The Paths of China and Japan in the Second Half of the 19th Century

ThePaths of China and Japan in the Second Half of the 19thCentury

Duringthe second half of the 19thcentury, China and Japan were confronted with opportunities to breaktheir isolation. In the economic sector, there was the pressure toallow foreign trade and relations. While the West needed to expandtheir trade across the world, the two East Asian countries were leftbehind regarding technology and military (Brown and John 10). Theycould not be compared to the Europeans and the United States as thetwo continents had experienced an industrial revolution.

Thetwo countries ended up signing unequal treaties to open their Ports.However, they had taken different directions to arrive at theresults. It attracted the attention of historians on the twodifferent processes that involved a common historical event towardsthe similar civilization of the two East Asian countries. The Chineseresisted the pressure while the Japanese yielded to the pressure (Pae66).As a result, Japan became modernized while China was left behind. Theessay will focus on the different ways of reaction as well as thereasons behind their disparity in reaction(Pae 66).

Whenthe two countries were pressured to engage in foreign trade, therewas an incongruity in reaction. To begin with, China resisted. In thebeginning, China was receptive to foreign trade. However, the Westwas not lucky. They were confined to Canton where they were to dealwith a specific group of traders(Amend 53).On the other hand, Japan allowed foreign trade with the Dutch only.These restrictions made the West pressurize their intention. Chinawas very rich in resources. Therefore, it was a major target to theGreat Britain. The British targeted to trade with China.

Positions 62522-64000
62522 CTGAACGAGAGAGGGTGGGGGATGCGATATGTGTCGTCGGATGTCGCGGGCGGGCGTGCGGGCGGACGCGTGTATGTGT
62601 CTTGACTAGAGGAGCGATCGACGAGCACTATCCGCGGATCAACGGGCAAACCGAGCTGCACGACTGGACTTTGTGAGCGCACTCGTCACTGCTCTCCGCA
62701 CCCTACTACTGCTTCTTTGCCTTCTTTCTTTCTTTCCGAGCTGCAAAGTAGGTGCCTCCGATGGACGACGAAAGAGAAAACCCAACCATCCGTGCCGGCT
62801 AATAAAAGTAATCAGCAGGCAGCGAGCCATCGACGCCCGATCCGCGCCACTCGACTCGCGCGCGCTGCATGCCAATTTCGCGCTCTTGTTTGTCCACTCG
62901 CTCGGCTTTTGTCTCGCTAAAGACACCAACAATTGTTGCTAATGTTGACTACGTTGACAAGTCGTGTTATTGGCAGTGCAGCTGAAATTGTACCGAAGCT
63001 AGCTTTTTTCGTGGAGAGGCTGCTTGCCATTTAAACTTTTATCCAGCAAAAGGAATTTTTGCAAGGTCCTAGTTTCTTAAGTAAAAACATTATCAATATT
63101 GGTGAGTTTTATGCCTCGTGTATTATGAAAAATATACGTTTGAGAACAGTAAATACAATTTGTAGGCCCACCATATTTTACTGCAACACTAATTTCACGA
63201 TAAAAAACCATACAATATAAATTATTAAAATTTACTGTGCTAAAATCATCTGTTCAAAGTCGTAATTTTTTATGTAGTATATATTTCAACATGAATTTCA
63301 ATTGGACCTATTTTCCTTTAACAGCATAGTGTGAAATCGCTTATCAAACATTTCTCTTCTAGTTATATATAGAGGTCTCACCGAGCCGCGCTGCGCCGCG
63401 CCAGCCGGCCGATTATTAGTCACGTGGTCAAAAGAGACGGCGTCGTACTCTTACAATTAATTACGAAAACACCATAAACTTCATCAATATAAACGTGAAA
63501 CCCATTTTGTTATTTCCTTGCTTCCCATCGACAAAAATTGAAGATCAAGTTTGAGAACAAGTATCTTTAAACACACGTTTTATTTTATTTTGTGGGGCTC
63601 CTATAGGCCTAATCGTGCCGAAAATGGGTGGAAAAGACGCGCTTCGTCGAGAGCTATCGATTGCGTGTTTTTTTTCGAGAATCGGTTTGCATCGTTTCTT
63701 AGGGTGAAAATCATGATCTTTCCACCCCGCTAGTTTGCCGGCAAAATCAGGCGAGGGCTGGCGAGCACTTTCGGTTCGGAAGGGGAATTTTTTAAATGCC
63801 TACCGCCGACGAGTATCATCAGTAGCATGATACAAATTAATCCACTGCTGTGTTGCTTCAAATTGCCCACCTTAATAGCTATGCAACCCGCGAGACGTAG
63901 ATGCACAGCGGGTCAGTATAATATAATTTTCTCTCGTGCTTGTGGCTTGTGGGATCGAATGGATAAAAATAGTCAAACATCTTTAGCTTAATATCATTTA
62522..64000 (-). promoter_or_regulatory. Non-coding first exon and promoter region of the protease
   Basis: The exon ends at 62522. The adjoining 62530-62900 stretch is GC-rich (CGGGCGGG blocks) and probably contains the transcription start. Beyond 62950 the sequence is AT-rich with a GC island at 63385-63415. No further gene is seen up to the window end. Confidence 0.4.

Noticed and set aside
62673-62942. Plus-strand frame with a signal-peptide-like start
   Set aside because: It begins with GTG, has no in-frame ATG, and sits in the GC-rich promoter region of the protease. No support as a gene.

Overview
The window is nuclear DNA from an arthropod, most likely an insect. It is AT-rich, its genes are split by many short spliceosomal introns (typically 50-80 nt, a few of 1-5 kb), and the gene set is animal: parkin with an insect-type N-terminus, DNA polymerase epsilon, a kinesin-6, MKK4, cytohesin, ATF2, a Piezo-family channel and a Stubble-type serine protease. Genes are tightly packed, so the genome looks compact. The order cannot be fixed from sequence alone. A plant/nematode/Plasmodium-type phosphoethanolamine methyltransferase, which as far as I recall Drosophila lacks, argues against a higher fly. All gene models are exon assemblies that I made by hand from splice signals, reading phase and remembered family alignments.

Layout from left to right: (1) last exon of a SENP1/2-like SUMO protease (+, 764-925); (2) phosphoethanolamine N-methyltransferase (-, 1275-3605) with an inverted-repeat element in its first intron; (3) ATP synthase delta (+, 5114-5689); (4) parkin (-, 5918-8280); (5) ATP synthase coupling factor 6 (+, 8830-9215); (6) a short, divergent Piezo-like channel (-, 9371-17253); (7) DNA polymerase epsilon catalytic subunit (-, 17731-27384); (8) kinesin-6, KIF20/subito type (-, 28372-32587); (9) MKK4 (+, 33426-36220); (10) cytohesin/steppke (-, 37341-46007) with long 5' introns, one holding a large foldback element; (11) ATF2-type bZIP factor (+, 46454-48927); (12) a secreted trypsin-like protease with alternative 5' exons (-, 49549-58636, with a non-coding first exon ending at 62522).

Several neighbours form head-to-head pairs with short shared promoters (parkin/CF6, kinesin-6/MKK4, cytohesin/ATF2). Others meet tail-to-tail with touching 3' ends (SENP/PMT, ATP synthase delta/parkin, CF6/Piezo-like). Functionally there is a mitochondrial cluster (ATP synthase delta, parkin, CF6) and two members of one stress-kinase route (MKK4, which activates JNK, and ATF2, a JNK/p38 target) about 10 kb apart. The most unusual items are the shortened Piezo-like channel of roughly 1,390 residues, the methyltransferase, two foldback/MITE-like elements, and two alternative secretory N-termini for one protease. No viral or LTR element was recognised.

Accordingto Cohen (249) Napier, who had been sent by the British governmenthad little knowledge of the situation at Guangzhou. He had been askedto request for a more open trade with China. In China the Co-Hongmerchants had been given the mandate to handle the foreign tradeaffairs. Napier ignored the protocol and demanded to be addressed bythe Qing. On refusal to address the matter, Napier initiated war,putting in place two warships. China managed to block the twowarships(Amend 53).When Napier retrieved to Macao and requested for reinforcement fromIndia. A few months later he died of malaria and peace was restored.The China and British merchants continued with their trade. However,the British traders demanded their government send some troops tohelp them demand their right to trade. The government did not heed tothe plea as they needed a peaceful transaction with the China.

DaoguangEmperor decided to ban the trade and usage of opium in 1838. Heclaimed that the use of drugs had led to moral decay. He did thiswith the hope to restore the morality in China. In 1939, he sent thenew imperial commissioner Lin to confiscate opium traders fromBritain (Cohen 251). There was the accusation of the merchants alsorefusing to hand over a British merchant who had killed a Chinese. Asa result, there was some tension that led to the first Opium War. Linmanaged to harass the British merchants until they surrendered theopium that he washed away in the sea (Cohen 251). Ignoring the factthat the British government was taking reinforcement from India, heconcluded that they were too far from a fight-back. However, aconstant plea of the merchants interested in China made the Britishto fight back. Though Lin had prepared for retaliation, they weredefeated. During the negotiation, the Chinese government was forcedto compensate the lost opium. They were also forced to allow trade toproceed in China. The British, having triumphed in the opium war, aninequality treaty was signed called Nanjing (Cohen 251).